Russia's Defense Industry Might Not Survive Ukraine Invasion
Russian troops on the border with Ukraine and that of its ally Belarus still hover at the 100,000 mark. This is accompanied by a naval buildup in the Azov Sea where Russian vessels outnumber Ukrainian ships by a ratio of 4 to 1.
Photo Insert: Apart from the troops at the Ukrainian border, Russia has positioned navy ships in the Azov Sea.
While the Russian presence is understandably causing heartburn in Ukrainian circles, Reuben Johnson wrote for Breaking Defense that is also causing agita in a surprising place: Inside Russia’s defense industry.
The most recent full-scale exhibition of Russian military hardware was at the Nov. 2021 Dubai Air Show, where the subject of whether Russian President Vladimir Putin would decide to have his troops mount an invasion was a popular one among the Russian delegation.
This was the largest contingent of Russian defense industry representatives to ever attend this event, with a number of serious players attending in hopes of breaking through in the regional market.
These defense sector representatives — including executives from component business units and large aerospace holding companies like Rostec — were not anxious to see the effectiveness of their systems demonstrated in a war between Russia and their neighboring former Soviet republic.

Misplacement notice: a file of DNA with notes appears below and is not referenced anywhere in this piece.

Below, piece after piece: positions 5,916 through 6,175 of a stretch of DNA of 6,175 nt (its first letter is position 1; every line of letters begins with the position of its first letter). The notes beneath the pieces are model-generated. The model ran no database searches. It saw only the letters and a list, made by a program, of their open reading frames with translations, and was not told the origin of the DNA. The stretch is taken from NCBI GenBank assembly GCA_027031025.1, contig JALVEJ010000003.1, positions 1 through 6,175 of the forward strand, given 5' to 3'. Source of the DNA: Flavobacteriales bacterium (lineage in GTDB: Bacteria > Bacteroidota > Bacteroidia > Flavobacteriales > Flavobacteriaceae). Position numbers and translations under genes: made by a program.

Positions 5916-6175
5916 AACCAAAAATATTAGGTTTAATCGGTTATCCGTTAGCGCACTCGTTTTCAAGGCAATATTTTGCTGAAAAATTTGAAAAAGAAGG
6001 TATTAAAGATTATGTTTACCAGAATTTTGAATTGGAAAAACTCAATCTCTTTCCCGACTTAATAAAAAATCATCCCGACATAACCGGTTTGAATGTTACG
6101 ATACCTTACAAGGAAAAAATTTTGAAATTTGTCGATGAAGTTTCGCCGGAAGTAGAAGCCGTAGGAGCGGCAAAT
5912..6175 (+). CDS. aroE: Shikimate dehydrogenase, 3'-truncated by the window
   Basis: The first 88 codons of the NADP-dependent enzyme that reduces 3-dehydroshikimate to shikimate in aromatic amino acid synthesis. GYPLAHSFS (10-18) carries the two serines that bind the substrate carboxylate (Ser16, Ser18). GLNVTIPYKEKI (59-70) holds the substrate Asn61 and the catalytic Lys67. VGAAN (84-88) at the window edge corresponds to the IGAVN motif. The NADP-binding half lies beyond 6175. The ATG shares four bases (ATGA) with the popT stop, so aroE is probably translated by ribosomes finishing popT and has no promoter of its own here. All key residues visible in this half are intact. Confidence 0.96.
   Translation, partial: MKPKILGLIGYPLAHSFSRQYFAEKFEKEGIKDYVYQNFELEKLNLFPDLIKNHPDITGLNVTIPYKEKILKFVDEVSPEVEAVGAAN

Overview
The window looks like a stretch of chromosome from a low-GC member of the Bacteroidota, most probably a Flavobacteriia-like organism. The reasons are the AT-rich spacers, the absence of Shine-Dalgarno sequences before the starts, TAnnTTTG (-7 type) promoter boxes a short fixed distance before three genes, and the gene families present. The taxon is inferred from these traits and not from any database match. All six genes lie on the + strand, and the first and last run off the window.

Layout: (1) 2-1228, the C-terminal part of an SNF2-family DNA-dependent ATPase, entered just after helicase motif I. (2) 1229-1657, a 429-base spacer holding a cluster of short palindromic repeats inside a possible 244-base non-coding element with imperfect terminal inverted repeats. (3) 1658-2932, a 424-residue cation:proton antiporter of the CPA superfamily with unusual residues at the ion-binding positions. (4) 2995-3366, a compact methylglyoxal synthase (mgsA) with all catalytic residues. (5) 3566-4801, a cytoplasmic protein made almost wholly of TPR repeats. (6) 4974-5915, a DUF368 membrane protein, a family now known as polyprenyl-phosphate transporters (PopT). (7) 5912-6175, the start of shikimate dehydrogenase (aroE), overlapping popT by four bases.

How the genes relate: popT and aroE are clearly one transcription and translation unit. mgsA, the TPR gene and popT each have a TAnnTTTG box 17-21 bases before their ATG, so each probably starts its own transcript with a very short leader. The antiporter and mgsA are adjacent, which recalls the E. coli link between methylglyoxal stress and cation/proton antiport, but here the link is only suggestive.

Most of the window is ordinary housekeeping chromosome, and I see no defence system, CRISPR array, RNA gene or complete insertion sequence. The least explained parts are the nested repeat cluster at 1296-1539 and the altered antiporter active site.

Nor could they generally see merit in Putin deciding to use military force to further dismember the Ukrainian state. Instead, Russian defense industrial firms are concerned that a war with Ukraine would create a sanctions regime isolating Moscow’s financial institutions from the world banking system.
Almost a decade after the revelations in US Embassy cables that up to 60% of Putin’s orders were not being followed, Putin himself has recently complained publicly that today only about 20% of his decisions are fully implemented, with the rest being ignored or circumvented.
Russia is a nation “beset by economic stagnation alongside high inflation, its labor productivity remains dismally low, and its once-vaunted school system has deteriorated alarmingly. And it is astonishingly corrupt. Not only the bullying central authorities in Moscow but regional state bodies, too, have been systematically criminalizing revenue streams, while giant swaths of territory lack basic public services and local vigilante groups proliferate,” wrote the well-known Russian historian Stephen Kotkin.